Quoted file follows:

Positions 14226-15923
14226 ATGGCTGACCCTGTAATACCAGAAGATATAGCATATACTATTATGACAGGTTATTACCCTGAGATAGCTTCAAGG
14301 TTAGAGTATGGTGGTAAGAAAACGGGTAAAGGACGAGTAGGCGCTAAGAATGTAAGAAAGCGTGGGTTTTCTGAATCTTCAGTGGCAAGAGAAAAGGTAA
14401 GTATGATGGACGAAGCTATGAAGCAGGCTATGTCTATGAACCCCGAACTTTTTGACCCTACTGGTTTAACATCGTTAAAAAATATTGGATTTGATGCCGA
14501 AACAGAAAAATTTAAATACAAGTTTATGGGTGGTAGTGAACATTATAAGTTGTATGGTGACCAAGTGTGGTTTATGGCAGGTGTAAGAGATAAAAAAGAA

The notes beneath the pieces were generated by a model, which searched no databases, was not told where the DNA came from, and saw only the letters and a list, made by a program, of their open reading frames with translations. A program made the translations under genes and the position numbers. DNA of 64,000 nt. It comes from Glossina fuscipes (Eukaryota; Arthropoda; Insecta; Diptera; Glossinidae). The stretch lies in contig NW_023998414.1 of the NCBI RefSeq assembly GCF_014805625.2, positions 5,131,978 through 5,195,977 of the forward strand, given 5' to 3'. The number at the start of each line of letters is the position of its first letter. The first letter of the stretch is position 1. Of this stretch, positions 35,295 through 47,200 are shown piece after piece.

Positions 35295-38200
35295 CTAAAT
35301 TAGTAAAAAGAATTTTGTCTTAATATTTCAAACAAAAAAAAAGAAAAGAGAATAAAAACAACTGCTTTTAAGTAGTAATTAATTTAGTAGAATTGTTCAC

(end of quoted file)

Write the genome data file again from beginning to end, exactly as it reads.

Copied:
Positions 14226-15923
14226 ATGGCTGACCCTGTAATACCAGAAGATATAGCATATACTATTATGACAGGTTATTACCCTGAGATAGCTTCAAGG
14301 TTAGAGTATGGTGGTAAGAAAACGGGTAAAGGACGAGTAGGCGCTAAGAATGTAAGAAAGCGTGGGTTTTCTGAATCTTCAGTGGCAAGAGAAAAGGTAA
14401 GTATGATGGACGAAGCTATGAAGCAGGCTATGTCTATGAACCCCGAACTTTTTGACCCTACTGGTTTAACATCGTTAAAAAATATTGGATTTGATGCCGA
14501 AACAGAAAAATTTAAATACAAGTTTATGGGTGGTAGTGAACATTATAAGTTGTATGGTGACCAAGTGTGGTTTATGGCAGGTGTAAGAGATAAAAAAGAA

The notes beneath the pieces were generated by a model, which searched no databases, was not told where the DNA came from, and saw only the letters and a list, made by a program, of their open reading frames with translations. A program made the translations under genes and the position numbers. DNA of 64,000 nt. It comes from Glossina fuscipes (Eukaryota; Arthropoda; Insecta; Diptera; Glossinidae). The stretch lies in contig NW_023998414.1 of the NCBI RefSeq assembly GCF_014805625.2, positions 5,131,978 through 5,195,977 of the forward strand, given 5' to 3'. The number at the start of each line of letters is the position of its first letter. The first letter of the stretch is position 1. Of this stretch, positions 35,295 through 47,200 are shown piece after piece.

Positions 35295-38200
35295 CTAAAT
35301 TAGTAAAAAGAATTTTGTCTTAATATTTCAAACAAAAAAAAAGAAAAGAGAATAAAAACAACTGCTTTTAAGTAGTAATTAATTTAGTAGAATTGTTCAC